03 January 2010

Quotations of the Week

A year or so after I began this blog, I thought I might expand it to include critical reviews of books relating to philosophy, science, and religion. I had already started an enjoyable hobby at that point -- making informal comments about the books I read on a weekly basis at a social network site -- and decided instead to make blogspot "This Week at the Library"'s home.  Often, weekly comments have a "Quotation of the Week" section, typically chosen for point-making or humor value. Since it's the end of the year, I thought I would share the quotations with a point to make here.

"It's always easy to avoid other people's vices, isn't it?".  This is a paraphrase of a comment made in a Star Wars novel, but it struck home for me. My brain sometimes insists on chattering about other people's failings, even though I know good and well their behavior isn't really my business, and when I feel tempted to compare my behavior to theirs for reasons that are not for my own edification -- that is, learning from other people's examples -- I shut that part of my brain up with Sean Stewart's quotation in Yoda, Dark Rendezvous.

"The television commercial is about products only in the sense that the story of Jonah is about the anatomy of whales, which is to say it isn't. Which is to say further , it is about how one ought to live one's life." (Neil Postman, Amusing Ourselves to Death) Television commercials not only sell products, they sell the idea that we should be interested in this product and its presentation.

"There is no need for temple or church, for mosque or synagogue, no need for complicated philosophy, doctrine, or dogma. Our own heart, our own mind, is the temple. The doctrine is compassion. Love for others and respect for their rights and dignity, no matter what or who they are: ultimately these are all we need. So long as we practiced these in our daily lives, [...] there is no doubt we will be happy. "- Tenzin Gyatso, Ethics for a New Millenium.   Gyatso, better known as the Dalai Lama, has a very humanistic religion of happiness at heart.

"What Camus is saying is that there is reason to be hopeful, that man must understand his condition and must struggle, fight, and rebel against the absurdity of life. There is hope, and hope is to be found in man and in man only. Man defines himself, gives himself an identity through his actions. Even though the futility of our condition leads us all to the same end, we must and can dignify life through our needs and behavior." - Jacques Pepin, commenting on Camus' Myth of Sisyphus in The Book that Changed my Life.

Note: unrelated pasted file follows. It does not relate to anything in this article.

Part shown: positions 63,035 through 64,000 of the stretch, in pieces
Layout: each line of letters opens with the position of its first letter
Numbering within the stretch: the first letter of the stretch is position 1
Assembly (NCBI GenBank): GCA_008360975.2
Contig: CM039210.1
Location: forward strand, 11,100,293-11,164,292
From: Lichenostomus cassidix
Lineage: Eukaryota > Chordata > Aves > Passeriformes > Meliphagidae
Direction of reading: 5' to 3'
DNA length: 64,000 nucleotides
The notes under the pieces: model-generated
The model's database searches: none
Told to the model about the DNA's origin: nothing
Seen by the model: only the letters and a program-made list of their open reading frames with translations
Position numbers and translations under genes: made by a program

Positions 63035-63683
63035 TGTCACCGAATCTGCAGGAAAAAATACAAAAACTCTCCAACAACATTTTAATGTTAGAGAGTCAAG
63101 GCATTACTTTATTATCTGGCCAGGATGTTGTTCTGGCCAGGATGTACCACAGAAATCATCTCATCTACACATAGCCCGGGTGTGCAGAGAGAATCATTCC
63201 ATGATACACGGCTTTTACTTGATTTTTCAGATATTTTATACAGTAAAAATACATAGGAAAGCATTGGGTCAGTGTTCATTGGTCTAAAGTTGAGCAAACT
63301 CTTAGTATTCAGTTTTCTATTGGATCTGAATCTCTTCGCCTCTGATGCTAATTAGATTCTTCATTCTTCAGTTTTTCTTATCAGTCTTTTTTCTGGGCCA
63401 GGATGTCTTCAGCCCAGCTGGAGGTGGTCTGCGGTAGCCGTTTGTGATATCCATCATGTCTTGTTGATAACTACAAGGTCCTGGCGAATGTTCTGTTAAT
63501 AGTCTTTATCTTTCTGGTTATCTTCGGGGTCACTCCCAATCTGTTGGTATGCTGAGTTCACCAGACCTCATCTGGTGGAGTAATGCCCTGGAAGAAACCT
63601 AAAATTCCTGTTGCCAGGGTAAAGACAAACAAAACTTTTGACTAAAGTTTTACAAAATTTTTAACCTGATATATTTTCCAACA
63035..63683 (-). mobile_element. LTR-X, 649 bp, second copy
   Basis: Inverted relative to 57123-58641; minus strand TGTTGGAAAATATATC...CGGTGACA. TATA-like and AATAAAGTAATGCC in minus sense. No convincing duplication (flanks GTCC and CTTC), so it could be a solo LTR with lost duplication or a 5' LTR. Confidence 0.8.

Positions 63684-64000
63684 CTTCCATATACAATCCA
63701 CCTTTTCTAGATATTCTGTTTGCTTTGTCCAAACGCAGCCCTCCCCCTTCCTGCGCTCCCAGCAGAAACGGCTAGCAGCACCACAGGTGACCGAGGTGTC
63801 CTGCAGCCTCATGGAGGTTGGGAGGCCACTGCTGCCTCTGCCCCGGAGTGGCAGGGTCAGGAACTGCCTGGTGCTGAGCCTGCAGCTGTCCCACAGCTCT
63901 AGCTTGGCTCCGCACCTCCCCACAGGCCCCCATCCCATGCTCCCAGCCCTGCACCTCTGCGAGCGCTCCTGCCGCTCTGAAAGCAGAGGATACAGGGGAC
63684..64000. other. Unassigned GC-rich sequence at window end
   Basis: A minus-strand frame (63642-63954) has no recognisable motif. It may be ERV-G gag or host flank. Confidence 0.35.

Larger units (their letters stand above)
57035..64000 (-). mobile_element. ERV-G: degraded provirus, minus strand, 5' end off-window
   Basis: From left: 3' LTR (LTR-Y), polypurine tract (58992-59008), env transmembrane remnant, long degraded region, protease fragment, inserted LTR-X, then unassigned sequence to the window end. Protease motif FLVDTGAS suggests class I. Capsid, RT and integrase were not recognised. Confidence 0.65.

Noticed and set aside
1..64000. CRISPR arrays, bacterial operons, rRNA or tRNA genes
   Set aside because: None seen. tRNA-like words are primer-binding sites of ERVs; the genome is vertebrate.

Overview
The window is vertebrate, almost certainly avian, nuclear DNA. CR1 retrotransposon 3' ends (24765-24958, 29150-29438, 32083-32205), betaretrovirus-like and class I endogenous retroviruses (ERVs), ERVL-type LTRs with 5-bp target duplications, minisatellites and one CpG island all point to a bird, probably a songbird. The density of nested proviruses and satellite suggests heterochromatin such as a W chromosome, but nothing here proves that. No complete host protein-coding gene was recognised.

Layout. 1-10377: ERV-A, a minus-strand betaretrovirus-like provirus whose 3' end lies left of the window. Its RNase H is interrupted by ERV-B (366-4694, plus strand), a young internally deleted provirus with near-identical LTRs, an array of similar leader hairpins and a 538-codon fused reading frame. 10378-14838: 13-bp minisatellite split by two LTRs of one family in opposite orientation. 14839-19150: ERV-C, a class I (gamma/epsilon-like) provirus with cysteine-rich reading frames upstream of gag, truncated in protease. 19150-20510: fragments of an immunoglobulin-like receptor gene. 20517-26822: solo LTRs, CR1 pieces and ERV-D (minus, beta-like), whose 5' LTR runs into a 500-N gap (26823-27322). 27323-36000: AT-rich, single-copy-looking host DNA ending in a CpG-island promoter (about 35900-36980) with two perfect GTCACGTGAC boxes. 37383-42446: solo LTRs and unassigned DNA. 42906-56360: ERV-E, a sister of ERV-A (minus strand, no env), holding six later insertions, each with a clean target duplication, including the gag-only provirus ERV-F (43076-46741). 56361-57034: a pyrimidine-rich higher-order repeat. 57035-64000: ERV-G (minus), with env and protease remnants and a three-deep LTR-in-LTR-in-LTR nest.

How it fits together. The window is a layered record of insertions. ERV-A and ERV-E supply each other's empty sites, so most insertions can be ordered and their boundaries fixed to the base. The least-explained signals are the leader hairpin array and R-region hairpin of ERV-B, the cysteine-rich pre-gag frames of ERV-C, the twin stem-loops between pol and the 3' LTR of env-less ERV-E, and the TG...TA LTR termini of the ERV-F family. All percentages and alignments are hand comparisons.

By ourselves is evil done;
By ourselves we pain endure.
By ourselves we cease from ill;
By ourselves become we pure.
No one can save us but ourselves;
No one can and no one may.
We ourselves must walk the path,
Buddhas only point the way.   - repeated in Taming the Mind, an introduction to Buddhism. I find its lines very humanistic.

"Science is more than a body of knowledge. It is a way of thinking. It is a way of of skeptically interrogating the universe with an eye for human fallibility. If we are not able to ask skeptical questions, to interrogate those who tell us that something is true, to be skeptical of those of authority, then we're up for grabs for the next charlatan -- political or religious -- who comes ambling along." - Carl Sagan, echoing a comment he made also in The Demon-Haunted World, which I re-read this year.

 "All men are created equal, endowed with reason sufficient to manage their own affairs and even to get to the heart of abstract and philosophical matters. The miracles attributed to the greatest prophets and religious leaders are tricks, no more real than the illusions of street-corner fakirs. People do not need rules handed down and enforced from one high to form orderly societies. In contrast, blind belief in the absolute truths of religions inspires fanaticism and hatred. All authorities and accepted knowledge need to be questioned. Each generation has the opportunity to move science forward through new observations and experimentation and because of such progress, society itself often advances." - Abu Bakr al-Razi, as quoted-in-paraphrase in Medical Firsts by Robert Adler.

"There is a tendency to think that what we see in the present moment will continue. We forget how often we have been astonished by the sudden crumblings of institutions, by extraordinary changes in people's thoughts, by unexpected eruptions of rebellion against tyrannies, by the quick collapse of systems of power that seemed invincible. To be hopeful in bad times is not just foolishly romantic. It is based on the fact that human history is a history not only of cruelty but also of compassion, sacrifice, courage, [and] kindness. If we remember those times and places -- and there are so many where people have behaved magnificently -- this gives us the energy to act. Hope is the energy for change. The future is an infinite succession of presents, and to live now as we think human beings should live in defiance of the worst of everything around us is a marvelous victory." - Howard Zinn, The People's History of American Empire.  Although my cynical mood has lifted in the last week, Zinn's thoughts -- and Jacques Pepin's -- should be taken more to heart by me, I think.

The general theme of these quotations, I think, is of the triumph of the human spirit over adversity.

No comments: